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(26.) Pango used of words at I.25, I.933, and IV.8, but in Ennius of facta (Varia 2 Vahlen); tango of physical bodies at I.304, II.403, etc., but of Lucretius at Ill.261, and of Heraclitus at I.643; discutior of natural force at II.953, 959, etc., but of the poet at I.148 etc.; cogo of physical impact at II.152, 282, 887, etc., but of persuasion at I.499, I.976; the object of exsolvere is the physical nexus at I.220, the mind at II.381.
Lucretius sums up the process in a line: "Religionum animum nodis exsolvere pergo." Rouse gives us "loose the mind from the close knots of superstition," while Bailey offers "hasten to free the mind from the close bondage of religion." And A.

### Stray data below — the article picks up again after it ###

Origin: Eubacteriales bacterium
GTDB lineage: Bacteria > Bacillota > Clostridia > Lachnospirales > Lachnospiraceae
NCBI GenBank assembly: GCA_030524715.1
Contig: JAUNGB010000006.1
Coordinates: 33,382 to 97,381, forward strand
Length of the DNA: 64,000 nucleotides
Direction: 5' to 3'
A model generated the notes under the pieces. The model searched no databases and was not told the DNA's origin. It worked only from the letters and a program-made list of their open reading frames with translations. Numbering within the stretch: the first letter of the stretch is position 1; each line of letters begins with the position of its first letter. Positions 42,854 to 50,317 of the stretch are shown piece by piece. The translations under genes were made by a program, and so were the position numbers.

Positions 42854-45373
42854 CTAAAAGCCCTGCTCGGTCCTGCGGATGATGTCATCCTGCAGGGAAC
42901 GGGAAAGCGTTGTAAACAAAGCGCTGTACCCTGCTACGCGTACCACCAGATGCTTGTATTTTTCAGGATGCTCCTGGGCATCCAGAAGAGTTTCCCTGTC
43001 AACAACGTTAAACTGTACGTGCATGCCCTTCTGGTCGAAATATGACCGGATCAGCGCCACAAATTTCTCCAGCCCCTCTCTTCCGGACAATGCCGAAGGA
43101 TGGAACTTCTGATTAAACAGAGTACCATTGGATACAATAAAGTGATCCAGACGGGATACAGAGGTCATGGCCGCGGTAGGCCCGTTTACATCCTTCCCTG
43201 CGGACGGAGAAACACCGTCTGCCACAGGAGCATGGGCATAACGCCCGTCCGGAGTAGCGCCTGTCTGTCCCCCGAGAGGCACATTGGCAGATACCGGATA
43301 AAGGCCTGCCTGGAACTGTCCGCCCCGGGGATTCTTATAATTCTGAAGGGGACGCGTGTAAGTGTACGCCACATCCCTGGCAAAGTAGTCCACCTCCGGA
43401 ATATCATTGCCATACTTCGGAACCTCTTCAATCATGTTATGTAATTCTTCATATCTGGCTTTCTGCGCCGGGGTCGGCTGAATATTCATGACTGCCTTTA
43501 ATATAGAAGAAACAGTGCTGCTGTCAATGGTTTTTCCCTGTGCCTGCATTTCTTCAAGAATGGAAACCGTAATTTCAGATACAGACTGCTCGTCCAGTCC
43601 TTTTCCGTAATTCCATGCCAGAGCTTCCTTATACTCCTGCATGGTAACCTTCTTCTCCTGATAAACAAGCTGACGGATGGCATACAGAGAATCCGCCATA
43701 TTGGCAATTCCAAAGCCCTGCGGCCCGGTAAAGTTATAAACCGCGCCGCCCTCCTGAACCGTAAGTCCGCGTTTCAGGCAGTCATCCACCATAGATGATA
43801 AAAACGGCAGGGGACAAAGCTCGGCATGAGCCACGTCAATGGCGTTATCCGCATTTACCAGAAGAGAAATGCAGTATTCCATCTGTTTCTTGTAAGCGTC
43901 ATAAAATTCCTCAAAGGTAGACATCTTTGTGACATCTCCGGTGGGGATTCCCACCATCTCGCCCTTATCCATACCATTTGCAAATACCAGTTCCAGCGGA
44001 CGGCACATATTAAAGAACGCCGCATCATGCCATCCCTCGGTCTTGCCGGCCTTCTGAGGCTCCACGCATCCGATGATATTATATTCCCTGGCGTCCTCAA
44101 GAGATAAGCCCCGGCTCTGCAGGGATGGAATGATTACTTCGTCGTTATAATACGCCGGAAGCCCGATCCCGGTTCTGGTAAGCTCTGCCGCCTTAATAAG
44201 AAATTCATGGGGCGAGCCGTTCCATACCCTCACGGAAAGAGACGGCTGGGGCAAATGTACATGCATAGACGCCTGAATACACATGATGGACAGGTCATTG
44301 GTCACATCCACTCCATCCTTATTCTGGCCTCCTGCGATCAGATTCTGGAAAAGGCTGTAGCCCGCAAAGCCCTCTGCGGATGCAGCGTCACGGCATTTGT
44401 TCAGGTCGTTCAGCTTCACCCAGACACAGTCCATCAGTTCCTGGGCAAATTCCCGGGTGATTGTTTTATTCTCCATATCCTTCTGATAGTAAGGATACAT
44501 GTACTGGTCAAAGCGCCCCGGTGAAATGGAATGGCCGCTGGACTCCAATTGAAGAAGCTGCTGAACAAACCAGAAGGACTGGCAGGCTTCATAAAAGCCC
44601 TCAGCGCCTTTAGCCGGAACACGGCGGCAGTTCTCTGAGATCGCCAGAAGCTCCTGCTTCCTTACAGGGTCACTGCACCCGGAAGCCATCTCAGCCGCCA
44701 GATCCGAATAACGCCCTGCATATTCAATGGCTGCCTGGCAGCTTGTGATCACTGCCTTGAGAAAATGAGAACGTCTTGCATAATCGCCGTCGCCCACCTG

The corrections of promtiorem to promptiorem and assumsi to assumpsi (78), exolvere to exsolvere (214), and concilium to consilium (344), among others, all violate her own principle, since the features they represent can be found in her list of typical deviations from classical usage, and accordingly could not be called 'clear misspellings.'
Sol Pictor often emphasises the newness or novelty of its subject, and the poet reflects on the challenge he has undertaken: "Quam sit difficile antiquis exsolvere dictis" ("How difficult it is to explain in ancient diction" 45).